It’s no secret that air pollution can contribute to a number of health conditions, including heart disease and respiratory conditions. Less widely known is that it could play a role in declining cognition as well.
In a study published in BMJ, researchers at the Harvard T. H. Chan School of Public Health provide what they call the “best estimate” of how much air pollution may be contributing to dementia risk. Analyzing more than 50 studies that tracked air pollutants and dementia cases, the scientists found that the risk of dementia increased by 4% for every 2 microgram/cubic meter increase of particulates in the air annually. When they focused on more rigorous studies that actively followed people by regularly testing them for dementia, instead of retrospectively mining their electronic health records, that risk increased to 17%-42%.
“This is building on the evidence of air pollution’s role in contributing to dementia,” says Marc Weisskopf, professor of environmental health and epidemiology at the Harvard T. H. Chan School of Public Health and lead author of the study. A Lancet report published in 2020 was the first to mention air pollution as a contributing factor to dementia, Weisskopf says. “In that report, it was notable that the experts had a very hard time placing numbers on the risk, because that kind of data didn’t exist. That’s partly why we conducted this analysis. The more we can provide clinicians with data to make them aware of this connection, the more people will understand how pollution can contribute to dementia risk.”
Most of the studies Weisskopf analyzed focused on the concentration of tiny particulates less than 2.5 micrometers in diameter (3% of the diameter of a human hair), which are the most dangerous to human health. Currently, the U.S. Environmental Protection Agency sets 12 microg/m3 (micrograms per cubic meter) as the annual acceptable standard, but in Jan. announced that it plans to revise that standard downward to 9 to 10 microg/m3. (The proposal is currently open for public comment before the agency sets its final policy.)
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It’s unclear how much of a difference that will make when it comes to pollution’s contribution to dementia, says Weisskopf, since the data suggest there is no safe threshold below which the risk goes to zero. Even with lower concentrations of particulates, “it’s still an issue,” he says.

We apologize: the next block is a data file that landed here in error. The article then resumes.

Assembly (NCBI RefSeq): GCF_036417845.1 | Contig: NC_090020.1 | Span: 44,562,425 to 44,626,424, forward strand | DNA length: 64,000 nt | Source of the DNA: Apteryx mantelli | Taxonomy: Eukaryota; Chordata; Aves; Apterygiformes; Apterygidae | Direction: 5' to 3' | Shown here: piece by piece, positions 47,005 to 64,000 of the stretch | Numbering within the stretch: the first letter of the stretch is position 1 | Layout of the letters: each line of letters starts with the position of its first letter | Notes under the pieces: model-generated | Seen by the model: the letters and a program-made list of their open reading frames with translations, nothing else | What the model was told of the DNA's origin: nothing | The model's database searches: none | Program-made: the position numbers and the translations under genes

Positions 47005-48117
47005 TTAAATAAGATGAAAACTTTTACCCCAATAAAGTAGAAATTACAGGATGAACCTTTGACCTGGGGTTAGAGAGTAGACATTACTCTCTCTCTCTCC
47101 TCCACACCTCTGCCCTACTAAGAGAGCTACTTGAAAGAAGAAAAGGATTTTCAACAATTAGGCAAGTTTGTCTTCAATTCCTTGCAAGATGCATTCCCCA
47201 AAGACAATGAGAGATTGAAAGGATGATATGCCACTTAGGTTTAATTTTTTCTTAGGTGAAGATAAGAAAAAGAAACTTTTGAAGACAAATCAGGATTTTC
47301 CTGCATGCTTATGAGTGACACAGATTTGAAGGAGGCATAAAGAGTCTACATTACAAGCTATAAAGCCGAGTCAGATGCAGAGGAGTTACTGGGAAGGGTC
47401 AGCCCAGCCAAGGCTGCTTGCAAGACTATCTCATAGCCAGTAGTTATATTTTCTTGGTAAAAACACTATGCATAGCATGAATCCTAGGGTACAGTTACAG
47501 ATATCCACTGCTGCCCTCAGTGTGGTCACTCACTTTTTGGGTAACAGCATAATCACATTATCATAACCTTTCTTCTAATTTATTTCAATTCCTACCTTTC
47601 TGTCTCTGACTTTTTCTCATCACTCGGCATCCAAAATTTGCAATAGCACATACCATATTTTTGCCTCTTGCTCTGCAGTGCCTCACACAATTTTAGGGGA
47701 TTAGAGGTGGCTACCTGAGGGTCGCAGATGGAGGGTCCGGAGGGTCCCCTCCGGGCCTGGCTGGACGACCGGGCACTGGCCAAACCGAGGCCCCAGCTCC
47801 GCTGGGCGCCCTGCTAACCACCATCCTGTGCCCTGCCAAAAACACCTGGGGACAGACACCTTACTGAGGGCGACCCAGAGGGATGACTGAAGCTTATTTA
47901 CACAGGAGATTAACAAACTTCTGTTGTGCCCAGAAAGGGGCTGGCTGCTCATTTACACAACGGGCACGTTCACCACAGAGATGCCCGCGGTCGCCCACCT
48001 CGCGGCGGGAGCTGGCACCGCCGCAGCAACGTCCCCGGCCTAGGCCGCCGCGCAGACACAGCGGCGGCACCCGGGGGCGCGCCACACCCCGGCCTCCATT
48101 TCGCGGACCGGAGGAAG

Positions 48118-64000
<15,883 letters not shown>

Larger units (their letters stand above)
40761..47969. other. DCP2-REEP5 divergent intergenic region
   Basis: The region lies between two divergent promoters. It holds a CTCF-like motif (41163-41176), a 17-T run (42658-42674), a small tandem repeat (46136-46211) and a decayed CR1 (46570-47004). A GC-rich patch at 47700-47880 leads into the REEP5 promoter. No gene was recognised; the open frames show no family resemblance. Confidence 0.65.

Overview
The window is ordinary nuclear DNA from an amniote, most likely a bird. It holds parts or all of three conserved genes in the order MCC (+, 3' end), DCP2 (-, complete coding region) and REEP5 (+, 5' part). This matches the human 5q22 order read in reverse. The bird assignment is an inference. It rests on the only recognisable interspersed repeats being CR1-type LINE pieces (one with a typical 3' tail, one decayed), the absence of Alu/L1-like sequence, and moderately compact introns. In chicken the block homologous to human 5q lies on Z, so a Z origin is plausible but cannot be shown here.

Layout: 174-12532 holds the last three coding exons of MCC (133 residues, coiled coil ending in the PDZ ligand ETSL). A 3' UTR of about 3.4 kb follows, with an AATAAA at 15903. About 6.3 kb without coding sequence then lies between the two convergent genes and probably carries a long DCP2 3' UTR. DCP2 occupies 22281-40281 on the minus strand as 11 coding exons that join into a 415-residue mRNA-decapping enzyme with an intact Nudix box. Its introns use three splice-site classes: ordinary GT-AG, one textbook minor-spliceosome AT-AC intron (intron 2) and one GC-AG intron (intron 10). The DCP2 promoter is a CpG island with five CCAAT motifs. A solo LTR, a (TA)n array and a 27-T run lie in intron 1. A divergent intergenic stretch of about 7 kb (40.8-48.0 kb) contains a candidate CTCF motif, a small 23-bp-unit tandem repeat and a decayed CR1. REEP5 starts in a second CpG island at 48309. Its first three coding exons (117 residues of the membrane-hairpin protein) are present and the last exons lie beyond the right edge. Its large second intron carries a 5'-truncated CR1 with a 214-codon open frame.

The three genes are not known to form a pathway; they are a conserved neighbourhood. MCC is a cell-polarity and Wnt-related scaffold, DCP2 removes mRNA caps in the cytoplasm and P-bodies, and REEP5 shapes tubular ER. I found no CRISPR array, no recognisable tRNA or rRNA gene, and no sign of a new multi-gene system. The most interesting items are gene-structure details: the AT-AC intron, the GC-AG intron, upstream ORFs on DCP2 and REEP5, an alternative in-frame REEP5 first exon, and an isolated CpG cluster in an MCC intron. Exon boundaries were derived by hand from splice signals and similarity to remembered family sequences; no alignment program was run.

Exactly how airborne particulate matter can contribute to dementia isn’t known, but experts have some leading theories. One is related to how pollution affects the heart, and how heart health in turn affects the brain. One pathway connecting the two involves inflammation; particulates can trigger inflammatory reactions in tissues like the heart and lungs, and once the cascade is unleashed and remains uncontrolled, brain cells also become vulnerable to inflammation’s damage. There is also increasing evidence that particulates may directly affect brain cells and prompt inflammation of brain nerves. “Neuroinflammation is a good response and there to protect cells,” says Weisskopf. “But if it goes on too long, it can cause damage, and that’s one of the strong contenders for explaining how pollution affects dementia risk.”
Even if the risk of dementia isn’t entirely eliminated by reducing the concentration of pollutants in the air, it may still lower the risk, so it’s important for doctors to start raising awareness of the potential role that pollution can play with their patients. “Part of what we are trying to do is bring more prominence to this,” Weisskopf says. “Hopefully this risk is more likely to be incorporated in [discussions about dementia] in the future.”
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